Lawsuit launched against Los Alamitos’ anti-sanctuary law

"Los Alamitos' illegal ordinance causes serious harm to my ability to serve my congregation," the Rev. Samuel Pullen says.
(Allen J. Schaben / Los Angeles Times)

A small Orange County city at the center of the anti-sanctuary movement in California has been sued for enacting an ordinance that exempts it from the state’s sanctuary laws, which were designed to protect immigrants in the country illegally.

On Wednesday, a Los Alamitos pastor, an attorney who lives and works in the city and a group of concerned residents called Los Alamitos Community United joined forces with several immigrant rights groups — including the American Civil Liberties Union — to launch the lawsuit.

“Los Alamitos’ illegal ordinance causes serious harm to my ability to serve my congregation,” the Rev. Samuel Pullen of Community Congregational United Church of Christ in Los Alamitos said. “Immigrant worshippers are less likely to come and participate in church services because of their fear that Los Alamitos and its law enforcement officials are helping deport members of our community.”


The lawsuit asks the court to declare the city ordinance illegal and to order Los Alamitos leaders to comply with the California Values Act, which took effect Jan. 1 and limits local law enforcement’s cooperation with federal immigration authorities in most cases.

The litigation comes just two days after the Los Alamitos City Council gave final approval to a law allowing city residents and agencies to ignore the state’s sanctuary laws.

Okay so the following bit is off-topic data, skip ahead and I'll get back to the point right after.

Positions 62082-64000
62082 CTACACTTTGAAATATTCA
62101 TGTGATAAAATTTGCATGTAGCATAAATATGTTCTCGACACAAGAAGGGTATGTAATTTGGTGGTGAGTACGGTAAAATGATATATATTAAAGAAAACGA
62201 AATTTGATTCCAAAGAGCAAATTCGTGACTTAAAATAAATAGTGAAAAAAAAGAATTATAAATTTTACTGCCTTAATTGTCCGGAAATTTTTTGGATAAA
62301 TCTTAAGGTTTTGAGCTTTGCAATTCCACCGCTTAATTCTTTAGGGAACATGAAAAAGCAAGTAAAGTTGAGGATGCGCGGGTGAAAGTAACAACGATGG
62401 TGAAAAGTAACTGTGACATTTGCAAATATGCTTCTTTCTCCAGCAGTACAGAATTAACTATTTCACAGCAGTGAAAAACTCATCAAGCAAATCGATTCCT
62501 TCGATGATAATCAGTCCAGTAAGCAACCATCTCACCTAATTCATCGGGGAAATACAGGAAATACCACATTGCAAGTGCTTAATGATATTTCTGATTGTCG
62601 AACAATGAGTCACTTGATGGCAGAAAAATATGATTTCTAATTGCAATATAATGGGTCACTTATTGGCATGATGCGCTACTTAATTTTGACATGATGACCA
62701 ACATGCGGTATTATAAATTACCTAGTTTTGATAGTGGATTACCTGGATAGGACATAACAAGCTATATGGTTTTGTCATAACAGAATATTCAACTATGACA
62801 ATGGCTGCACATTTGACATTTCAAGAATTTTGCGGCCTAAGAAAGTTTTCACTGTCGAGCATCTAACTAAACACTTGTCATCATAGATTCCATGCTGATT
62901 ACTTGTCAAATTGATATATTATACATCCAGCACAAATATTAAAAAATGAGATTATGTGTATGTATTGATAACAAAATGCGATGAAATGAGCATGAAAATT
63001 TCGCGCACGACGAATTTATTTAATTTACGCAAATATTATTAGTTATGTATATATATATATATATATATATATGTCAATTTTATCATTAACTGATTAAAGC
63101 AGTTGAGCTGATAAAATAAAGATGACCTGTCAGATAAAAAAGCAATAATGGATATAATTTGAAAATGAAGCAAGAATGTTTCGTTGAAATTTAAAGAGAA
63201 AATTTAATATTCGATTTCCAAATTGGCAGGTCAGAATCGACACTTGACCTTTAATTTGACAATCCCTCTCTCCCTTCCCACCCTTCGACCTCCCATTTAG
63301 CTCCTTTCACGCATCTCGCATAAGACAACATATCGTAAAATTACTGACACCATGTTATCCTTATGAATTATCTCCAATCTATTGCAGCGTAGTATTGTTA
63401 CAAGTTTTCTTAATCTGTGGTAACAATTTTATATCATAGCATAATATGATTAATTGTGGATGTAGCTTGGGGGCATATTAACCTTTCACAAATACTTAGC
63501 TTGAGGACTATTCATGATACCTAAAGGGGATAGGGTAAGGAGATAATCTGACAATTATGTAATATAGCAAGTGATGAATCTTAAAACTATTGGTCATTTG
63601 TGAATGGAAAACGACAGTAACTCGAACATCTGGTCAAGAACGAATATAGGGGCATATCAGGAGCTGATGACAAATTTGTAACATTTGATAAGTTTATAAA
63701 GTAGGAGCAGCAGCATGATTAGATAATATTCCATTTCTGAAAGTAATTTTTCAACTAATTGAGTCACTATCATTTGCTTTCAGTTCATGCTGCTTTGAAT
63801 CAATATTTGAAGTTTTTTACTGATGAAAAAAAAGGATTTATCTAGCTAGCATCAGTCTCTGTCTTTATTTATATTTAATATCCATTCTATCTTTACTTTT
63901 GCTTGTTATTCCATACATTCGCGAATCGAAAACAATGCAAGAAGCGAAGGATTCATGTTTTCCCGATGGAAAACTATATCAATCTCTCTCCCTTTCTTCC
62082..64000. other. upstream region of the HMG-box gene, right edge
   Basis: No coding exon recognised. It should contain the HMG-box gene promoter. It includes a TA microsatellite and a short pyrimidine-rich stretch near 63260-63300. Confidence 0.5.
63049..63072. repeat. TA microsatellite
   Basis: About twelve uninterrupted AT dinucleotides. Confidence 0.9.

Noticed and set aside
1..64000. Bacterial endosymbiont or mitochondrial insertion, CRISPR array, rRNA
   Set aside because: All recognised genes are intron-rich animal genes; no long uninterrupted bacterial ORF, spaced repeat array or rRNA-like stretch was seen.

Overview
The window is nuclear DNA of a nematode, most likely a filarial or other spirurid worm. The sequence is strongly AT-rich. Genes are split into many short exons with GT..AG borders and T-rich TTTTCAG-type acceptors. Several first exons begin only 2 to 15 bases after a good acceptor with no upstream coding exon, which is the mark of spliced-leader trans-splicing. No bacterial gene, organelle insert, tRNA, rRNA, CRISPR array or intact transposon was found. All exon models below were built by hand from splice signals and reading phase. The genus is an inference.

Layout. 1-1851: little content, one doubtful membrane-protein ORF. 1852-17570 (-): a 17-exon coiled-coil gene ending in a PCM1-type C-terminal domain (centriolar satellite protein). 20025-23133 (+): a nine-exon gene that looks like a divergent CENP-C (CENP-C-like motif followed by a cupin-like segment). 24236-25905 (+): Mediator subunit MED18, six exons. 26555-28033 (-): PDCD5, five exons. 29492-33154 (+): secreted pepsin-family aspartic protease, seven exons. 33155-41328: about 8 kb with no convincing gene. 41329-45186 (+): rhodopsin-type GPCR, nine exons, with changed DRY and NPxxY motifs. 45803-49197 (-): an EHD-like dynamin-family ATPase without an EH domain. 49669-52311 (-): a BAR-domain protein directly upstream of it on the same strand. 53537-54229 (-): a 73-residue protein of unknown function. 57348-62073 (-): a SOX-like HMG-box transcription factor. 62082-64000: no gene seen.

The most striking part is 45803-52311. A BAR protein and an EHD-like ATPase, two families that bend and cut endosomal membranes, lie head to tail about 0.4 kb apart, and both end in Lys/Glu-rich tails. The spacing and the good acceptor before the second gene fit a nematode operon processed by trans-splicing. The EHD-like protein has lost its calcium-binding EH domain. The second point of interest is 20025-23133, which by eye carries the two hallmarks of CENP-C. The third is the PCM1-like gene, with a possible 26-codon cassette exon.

Los Alamitos Mayor Troy Edgar said he could not comment on the pending lawsuit but stated that it will prompt him to focus on promoting a GoFundMe page that he launched last month to help pay for legal costs.

“Although we are not dependent on this funding approach, I do want to do my part to help our city,” Edgar said.

As of Wednesday, the city had raised about $11,000 of its $100,000 goal.

First introduced in March, the ordinance sparked an anti-sanctuary movement, prompting at least nine other Orange County cities and the Board of Supervisors to voice similar grievances and pass similar resolutions.

The Trump administration has gone to federal court to invalidate the state laws, claiming they blatantly obstruct federal immigration law and violate the Constitution’s supremacy clause, which gives federal law precedence over state measures. That case is pending. Los Alamitos leaders also voted to file an amicus brief to the Justice Department’s lawsuit.


Some Orange County cities have filed an amicus brief in support of the federal lawsuit against the state’s sanctuary laws. Orange County voted to join as a plaintiff in the suit.

Mayor Pro Tem Warren Kusumoto, who proposed the initiative that thrust the city into the national immigration debate, declined to comment on the lawsuit Wednesday.

Earlier, Kusumoto said he was compelled to introduce the measure because he said he believed the state’s sanctuary laws are in violation of the U.S. Constitution.

He then told The Times that he did not consult with the city attorney, city manager, police chief or any other member of his staff before introducing the ordinance.

Kusumoto and other Los Alamitos city leaders have been critical of SB 54, which Gov. Jerry Brown signed after the Legislature passed it last year. It prohibits state and local police agencies from notifying federal officials in many cases when immigrants who potentially are subject to deportation are about to be released from custody.

The initiative is in addition to sanctuary city laws passed by numerous communities and other state laws that protect those without legal residency, including one that makes it a crime for business owners who have been notified of a workplace audit to voluntarily help federal agents find and detain unauthorized workers without having given employees prior notification.


Councilman Mark A. Chirco, the lone dissenter on the eventual vote, had warned his fellow council members that the ordinance likely would results in costly lawsuits, begging them to wait for the federal lawsuit to make its way to the court.

Follow Cindy Carcamo on Twitter @thecindycarcamo